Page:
Indiana Municipal Law: County Board of Commissioners Lacked Standing to Challenge Acts of Annexation by Town

This past May, the Indiana Court of Appeals ruled on a municipal annexation case coming out of Madison County. The Indiana municipal law case dealt with whether a county board of commissioners had standing to file a complaint challenging acts of annexation by a town of land in a formerly unincorporated area of the county.

In Indiana, the statutory framework of annexation consists of three stages: Legislative adoption of an ordinance annexing of certain territory and pledging to deliver certain services within a fixed period, an opportunity for remonstrance by affected landowners, and judicial review. Without the filing of a remonstrance, a court is not authorized to grant judicial review. Pursuant to Indiana law, the following code sections specify when a remonstrance may be filed: Ind. Code 36-4-3-11 allows a remonstrance to be filed by landowners in the annexed territory, Ind. Code 36-4-3-15.5 permits owners of land within ½ mile of the annexed territory to appeal the annexation, Ind. Code 36-4-3-16 allows property tax payers within the annexed territory to file a complaint against the municipality if it fails to implement the fiscal plan associated with the annexation, and Ind. Code 36-4-3-17 allows property owners on the border of a municipality to file a petition seeking disannexation with the works board of the municipality.

This dispute began when Madison County (“Madison”) approved the Summerbrook Planned Unit Development, which was to be developed by D.B. Mann Development, Inc, (“Mann”) on June 6, 2000. Per the approval of Madison, Mann was to pay fire service fees of up to $400,000 to Green Township at the time Summerbrook went through secondary review.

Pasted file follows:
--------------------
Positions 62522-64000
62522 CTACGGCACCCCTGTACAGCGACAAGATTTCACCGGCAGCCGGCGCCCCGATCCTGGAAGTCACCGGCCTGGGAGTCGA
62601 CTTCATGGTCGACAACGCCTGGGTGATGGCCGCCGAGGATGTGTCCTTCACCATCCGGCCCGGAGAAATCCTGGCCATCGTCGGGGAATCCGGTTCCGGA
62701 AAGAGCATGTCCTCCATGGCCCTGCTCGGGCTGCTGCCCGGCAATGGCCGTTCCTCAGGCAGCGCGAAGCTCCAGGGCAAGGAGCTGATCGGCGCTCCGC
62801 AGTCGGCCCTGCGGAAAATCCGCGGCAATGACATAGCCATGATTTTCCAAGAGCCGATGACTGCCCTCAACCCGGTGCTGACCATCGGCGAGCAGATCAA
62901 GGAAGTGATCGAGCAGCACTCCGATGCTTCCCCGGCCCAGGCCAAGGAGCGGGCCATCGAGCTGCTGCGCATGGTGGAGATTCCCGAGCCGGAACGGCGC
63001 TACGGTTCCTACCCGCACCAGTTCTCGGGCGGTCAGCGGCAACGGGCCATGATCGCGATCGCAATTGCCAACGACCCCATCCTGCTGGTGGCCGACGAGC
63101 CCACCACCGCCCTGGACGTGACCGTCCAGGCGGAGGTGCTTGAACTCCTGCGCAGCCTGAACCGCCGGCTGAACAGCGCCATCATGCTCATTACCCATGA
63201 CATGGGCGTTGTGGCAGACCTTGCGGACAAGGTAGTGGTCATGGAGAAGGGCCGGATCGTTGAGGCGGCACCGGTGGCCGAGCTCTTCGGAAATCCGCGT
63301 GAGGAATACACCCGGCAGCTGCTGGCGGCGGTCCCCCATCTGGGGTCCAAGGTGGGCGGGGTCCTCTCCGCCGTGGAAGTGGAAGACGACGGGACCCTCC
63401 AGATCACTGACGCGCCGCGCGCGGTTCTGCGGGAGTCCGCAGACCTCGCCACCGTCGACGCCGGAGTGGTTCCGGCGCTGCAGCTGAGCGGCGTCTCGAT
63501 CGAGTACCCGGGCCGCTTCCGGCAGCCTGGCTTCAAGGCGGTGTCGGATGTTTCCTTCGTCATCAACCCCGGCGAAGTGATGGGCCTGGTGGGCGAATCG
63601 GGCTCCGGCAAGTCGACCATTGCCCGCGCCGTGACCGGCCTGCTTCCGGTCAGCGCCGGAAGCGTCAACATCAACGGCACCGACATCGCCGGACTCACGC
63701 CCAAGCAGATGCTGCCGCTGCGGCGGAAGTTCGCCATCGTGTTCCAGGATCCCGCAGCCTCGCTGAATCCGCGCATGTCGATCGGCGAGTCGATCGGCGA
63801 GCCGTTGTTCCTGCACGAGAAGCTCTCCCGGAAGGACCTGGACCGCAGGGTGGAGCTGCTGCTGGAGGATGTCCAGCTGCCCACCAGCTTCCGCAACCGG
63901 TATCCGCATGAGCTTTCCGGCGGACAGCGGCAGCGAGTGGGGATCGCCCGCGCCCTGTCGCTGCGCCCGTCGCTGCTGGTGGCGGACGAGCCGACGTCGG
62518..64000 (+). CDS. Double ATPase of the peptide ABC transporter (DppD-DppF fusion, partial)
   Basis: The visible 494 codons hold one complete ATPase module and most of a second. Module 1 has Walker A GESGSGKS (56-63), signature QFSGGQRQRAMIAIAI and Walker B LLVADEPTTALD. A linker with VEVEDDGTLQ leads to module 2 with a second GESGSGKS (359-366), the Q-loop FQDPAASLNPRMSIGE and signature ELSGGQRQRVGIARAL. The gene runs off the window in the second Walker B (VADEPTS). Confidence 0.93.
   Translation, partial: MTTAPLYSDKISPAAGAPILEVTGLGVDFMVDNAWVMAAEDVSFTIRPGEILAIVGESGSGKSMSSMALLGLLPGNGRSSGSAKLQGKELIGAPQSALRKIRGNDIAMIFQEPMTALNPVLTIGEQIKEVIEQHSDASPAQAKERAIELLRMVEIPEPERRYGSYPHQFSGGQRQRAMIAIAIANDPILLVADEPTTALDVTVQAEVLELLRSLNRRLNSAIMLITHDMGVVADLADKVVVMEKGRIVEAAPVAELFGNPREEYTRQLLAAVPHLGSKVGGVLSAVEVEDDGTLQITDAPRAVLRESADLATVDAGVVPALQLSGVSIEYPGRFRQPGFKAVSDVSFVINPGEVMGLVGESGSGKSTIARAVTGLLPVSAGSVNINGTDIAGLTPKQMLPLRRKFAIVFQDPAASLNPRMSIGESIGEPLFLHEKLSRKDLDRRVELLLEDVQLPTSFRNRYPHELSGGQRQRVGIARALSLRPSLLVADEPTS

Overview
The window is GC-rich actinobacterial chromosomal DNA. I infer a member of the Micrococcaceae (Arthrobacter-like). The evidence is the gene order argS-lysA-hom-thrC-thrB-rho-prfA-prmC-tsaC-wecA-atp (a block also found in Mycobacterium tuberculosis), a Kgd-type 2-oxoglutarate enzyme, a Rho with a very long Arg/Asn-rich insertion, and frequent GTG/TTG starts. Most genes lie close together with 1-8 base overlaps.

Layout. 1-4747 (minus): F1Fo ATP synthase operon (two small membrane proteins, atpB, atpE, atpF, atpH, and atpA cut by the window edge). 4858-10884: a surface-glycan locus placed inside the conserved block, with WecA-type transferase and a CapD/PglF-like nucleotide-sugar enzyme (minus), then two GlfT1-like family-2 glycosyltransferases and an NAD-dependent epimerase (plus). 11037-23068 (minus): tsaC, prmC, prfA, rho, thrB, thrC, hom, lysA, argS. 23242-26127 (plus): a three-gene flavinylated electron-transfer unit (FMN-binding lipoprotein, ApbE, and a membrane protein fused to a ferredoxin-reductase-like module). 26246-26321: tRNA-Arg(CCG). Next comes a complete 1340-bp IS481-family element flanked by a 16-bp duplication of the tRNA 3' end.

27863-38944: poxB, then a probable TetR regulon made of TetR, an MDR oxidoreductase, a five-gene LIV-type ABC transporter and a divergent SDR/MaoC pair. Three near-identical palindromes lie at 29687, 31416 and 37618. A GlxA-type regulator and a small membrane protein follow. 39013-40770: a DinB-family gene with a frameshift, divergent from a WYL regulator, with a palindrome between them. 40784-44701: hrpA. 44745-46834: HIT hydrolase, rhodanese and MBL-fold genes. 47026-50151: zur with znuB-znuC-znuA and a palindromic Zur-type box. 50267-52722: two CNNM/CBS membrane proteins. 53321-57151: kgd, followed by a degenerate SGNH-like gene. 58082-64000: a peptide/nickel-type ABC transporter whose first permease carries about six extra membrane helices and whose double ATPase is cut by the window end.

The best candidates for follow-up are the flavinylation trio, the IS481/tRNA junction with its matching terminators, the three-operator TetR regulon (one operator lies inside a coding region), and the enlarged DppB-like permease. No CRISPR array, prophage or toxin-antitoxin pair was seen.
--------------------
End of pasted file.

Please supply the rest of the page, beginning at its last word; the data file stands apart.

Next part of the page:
After the Town of Ingalls (“Ingalls”) passed two ordinances which commenced the process of annexing Summerbrook, and Ingalls filed a complaint naming Madison and Mann as defendants, seeking a declaration as to whom is entitled to receive the fire service fee. Ingalls shortly thereafter annexed Summerbrook by ordinance. Madison filed a counter claim and cross complaint requesting a declaration that the first two ordinances passed by Ingalls were illegal and void, and that the third which annexed Summerbrook was therefore invalid. The trial court found that because: (1) Madison owned no land in any of the annexation territories, (2) Madison owned no land within a half mile of the annexation territories, and (3) Madison had no other interest that could properly be used as a basis for challenging annexation, Madison lacked standing to challenge any of Ingalls’ annexations, and granted Ingalls summary judgment on all of Madison’s claims. The trial court also held that Mann lacked standing.

Madison appealed, contending that the trial court erred in its determination that Madison had no standing to challenge Ingalls’ acts of annexation, and that it was “aggrieved or adversely affected by the annexations because the annexations interfere with Madison’s ability to properly tax.”

Despite policy arguments made by Madison, the Indiana Court of Appeals held that the sole means for any party to challenge an annexation is remonstrance, and because Madison does not meet the specifications of Ind. Code 36-4-3-11, 15.5, 16, or 17 for gaining standing to remonstrate, Madison County thus does not have the standing to seek the intervention of the court.

See Madison County Board of Commissioners v. Town of Ingalls, 905 N.E.2d 1022 (Ind. Ct. App. 2009).

Jeremy L. Fetty is an associate at Parr Richey whose practice focuses on corporate law, utility law, municipal law, and labor and employment law. The statements contained herein are for information purposes only and are not to be considered legal advice and should not be construed to form an attorney-client relationship. If you have questions regarding this article, please contact an attorney.